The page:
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School board meetings have gotten heated; this one in California is on a new level


I'm sure you've heard - across the country, protesters have been disrupting school board meetings over masks, vaccines and the teaching of American history. The problem has gotten so widespread that the attorney general is directing the FBI to help. But as NPR's Anya Kamenetz reports, what happened at a school board meeting in California last month is far beyond what's been seen anywhere else.

ANYA KAMENETZ, BYLINE: The Poway Unified School District in San Diego County was planning a pretty typical school board meeting this September - hearing reports from student representatives, honoring their teachers of the year. Because of the pandemic, the general public is asked to join and comment via livestream, but that hasn't stopped protesters from showing up in person. Darshana Patel is a member of the board.

DARSHANA PATEL: The Let Them Breathe, anti-CRT, recall Governor Newsom - they're kind of a catch-all group of protesters. It wasn't the first time that they were there. They had been there several meetings in a row.

KAMENETZ: Anti-CRT means opposed to critical race theory, which has become the rallying cry for right-wing objections to how race and history are taught in schools. And Let Them Breathe is a California-based group opposed to masks and vaccine mandates.

PATEL: In the August meeting, they were pounding on the windows. So little by little, it's been escalating.

KAMENETZ: In September, they got through the doors.

PATEL: We were just coming out of closed session, and we heard a loud kind of ruckus downstairs in the atrium.


UNIDENTIFIED PERSON #1: No one's doing anything wrong. As you see, we're all just standing, waiting for the people we elected.

UNIDENTIFIED PERSON #2: All right, so the cops are here.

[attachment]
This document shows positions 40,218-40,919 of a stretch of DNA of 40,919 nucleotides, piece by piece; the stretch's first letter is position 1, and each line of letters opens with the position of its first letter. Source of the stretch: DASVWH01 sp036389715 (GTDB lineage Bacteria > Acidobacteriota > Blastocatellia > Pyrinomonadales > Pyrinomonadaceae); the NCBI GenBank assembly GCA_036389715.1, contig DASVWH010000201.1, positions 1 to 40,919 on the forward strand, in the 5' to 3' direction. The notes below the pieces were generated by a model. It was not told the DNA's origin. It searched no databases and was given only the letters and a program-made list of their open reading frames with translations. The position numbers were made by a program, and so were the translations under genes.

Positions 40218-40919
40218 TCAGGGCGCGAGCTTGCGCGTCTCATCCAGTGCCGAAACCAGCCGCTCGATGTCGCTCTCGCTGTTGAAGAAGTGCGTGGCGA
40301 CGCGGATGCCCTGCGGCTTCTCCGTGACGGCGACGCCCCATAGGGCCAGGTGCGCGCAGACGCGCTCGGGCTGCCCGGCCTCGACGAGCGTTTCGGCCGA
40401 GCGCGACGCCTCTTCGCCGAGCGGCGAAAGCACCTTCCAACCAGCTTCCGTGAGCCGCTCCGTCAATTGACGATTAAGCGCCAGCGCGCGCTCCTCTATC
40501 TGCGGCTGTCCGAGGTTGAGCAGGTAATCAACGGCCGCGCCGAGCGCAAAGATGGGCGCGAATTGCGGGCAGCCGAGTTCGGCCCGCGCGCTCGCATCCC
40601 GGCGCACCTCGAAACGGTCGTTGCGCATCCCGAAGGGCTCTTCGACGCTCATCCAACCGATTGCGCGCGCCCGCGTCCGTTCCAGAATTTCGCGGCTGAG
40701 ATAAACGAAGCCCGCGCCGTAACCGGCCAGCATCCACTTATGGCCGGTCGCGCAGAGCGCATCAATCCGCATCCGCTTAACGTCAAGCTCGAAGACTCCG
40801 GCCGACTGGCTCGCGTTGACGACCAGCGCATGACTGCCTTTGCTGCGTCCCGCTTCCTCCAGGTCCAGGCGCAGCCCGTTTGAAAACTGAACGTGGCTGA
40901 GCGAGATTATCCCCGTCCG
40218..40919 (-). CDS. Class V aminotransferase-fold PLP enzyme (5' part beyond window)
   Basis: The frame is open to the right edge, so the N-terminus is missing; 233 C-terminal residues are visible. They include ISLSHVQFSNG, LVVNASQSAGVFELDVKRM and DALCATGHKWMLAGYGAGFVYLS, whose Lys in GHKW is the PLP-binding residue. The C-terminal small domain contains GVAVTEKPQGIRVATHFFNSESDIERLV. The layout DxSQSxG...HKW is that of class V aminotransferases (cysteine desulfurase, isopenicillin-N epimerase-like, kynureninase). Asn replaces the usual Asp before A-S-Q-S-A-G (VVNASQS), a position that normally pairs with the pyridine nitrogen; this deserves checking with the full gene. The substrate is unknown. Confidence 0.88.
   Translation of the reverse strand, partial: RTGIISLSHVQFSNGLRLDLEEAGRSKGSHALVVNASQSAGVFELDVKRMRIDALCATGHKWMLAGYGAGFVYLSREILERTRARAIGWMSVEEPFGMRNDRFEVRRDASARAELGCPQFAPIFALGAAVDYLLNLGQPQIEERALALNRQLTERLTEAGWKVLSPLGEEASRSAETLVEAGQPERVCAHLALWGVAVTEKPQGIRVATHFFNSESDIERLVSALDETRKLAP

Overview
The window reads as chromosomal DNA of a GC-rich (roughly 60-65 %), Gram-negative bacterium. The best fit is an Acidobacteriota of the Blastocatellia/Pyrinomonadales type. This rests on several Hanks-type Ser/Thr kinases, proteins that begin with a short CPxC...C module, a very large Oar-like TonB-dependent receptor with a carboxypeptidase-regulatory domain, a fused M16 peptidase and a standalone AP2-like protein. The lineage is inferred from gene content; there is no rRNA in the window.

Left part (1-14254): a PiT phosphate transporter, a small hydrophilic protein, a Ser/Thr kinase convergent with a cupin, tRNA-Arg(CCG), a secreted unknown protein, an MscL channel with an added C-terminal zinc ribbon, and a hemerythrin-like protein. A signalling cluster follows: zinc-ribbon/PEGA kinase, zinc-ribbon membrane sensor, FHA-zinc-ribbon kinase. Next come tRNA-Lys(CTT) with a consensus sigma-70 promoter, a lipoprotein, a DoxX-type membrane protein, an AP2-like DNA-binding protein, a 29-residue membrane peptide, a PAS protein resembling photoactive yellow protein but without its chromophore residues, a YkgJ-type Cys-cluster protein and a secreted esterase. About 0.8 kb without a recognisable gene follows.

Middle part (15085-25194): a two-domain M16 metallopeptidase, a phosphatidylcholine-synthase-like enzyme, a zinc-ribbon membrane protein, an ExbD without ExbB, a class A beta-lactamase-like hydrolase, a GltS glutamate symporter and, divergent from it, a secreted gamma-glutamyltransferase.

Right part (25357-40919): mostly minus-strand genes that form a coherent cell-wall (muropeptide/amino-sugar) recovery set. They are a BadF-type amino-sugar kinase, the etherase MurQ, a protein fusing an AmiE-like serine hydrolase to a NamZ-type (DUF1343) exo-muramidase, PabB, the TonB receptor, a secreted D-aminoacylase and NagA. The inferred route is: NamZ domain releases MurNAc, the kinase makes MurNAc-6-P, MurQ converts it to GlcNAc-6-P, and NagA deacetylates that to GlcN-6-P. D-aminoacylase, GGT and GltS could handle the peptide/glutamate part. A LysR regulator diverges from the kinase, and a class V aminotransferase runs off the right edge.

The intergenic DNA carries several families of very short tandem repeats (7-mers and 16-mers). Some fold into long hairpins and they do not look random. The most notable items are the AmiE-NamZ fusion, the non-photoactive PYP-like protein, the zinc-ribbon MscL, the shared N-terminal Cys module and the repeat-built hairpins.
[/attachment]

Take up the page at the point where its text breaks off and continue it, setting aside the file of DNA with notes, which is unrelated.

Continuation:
UNIDENTIFIED PERSON #1: The people that we pay.




KAMENETZ: An elaborate video posted to YouTube shows the protesters waiting in a downstairs meeting room.

PATEL: They were shouting and throwing verbal assaults at some of our staff members that were downstairs. They were accusing them of certain things, threatening them.

KAMENETZ: Patel and her fellow board members decided that the best way to deescalate the situation was to immediately adjourn the meeting. Here's a clip from the local ABC affiliate.


UNIDENTIFIED PERSON #6: We have been advised by law enforcement to adjourn this meeting at 7:11.

KAMENETZ: But the night didn't end there. The protesters came upstairs into the board's now-empty meeting room. And then this happened - from the same YouTube video.


UNIDENTIFIED PERSON #7: They have not adjourned the meeting, so we are the people. So we can go ahead and replace the board. So let's take a vote. Who's willing to become the president? Let's...

KAMENETZ: A man steps up in a Let Them Breathe T-shirt with a yellow smiley face on it, with no mask on, of course.


UNIDENTIFIED PERSON #7: You're willing to be the president? What's your name?


UNIDENTIFIED PERSON #7: Derek? Last name.

GRECO: Greco.

UNIDENTIFIED PERSON #7: Greco. Who's in favor of voting for Derek Greco to be president of the school board?


KAMENETZ: Here's a selfie video Greco shot later that night and posted to Instagram. He's breathless and sweaty.


GRECO: Hey, good evening, everybody. Had a pretty interesting night here at the Poway Unified School District board meeting.

KAMENETZ: NPR could not reach Greco for comment. He and the others who had just declared themselves the new school board voted to remove critical race theory from the school, which is not being taught, and to stop requiring masks. Later, Greco and four others filed notarized oaths of office with the San Diego County Clerk.


GRECO: And we voted in a new board. You are looking at the new president of the Poway Unified School District, apparently.

PATEL: It was very disturbing and unsettling.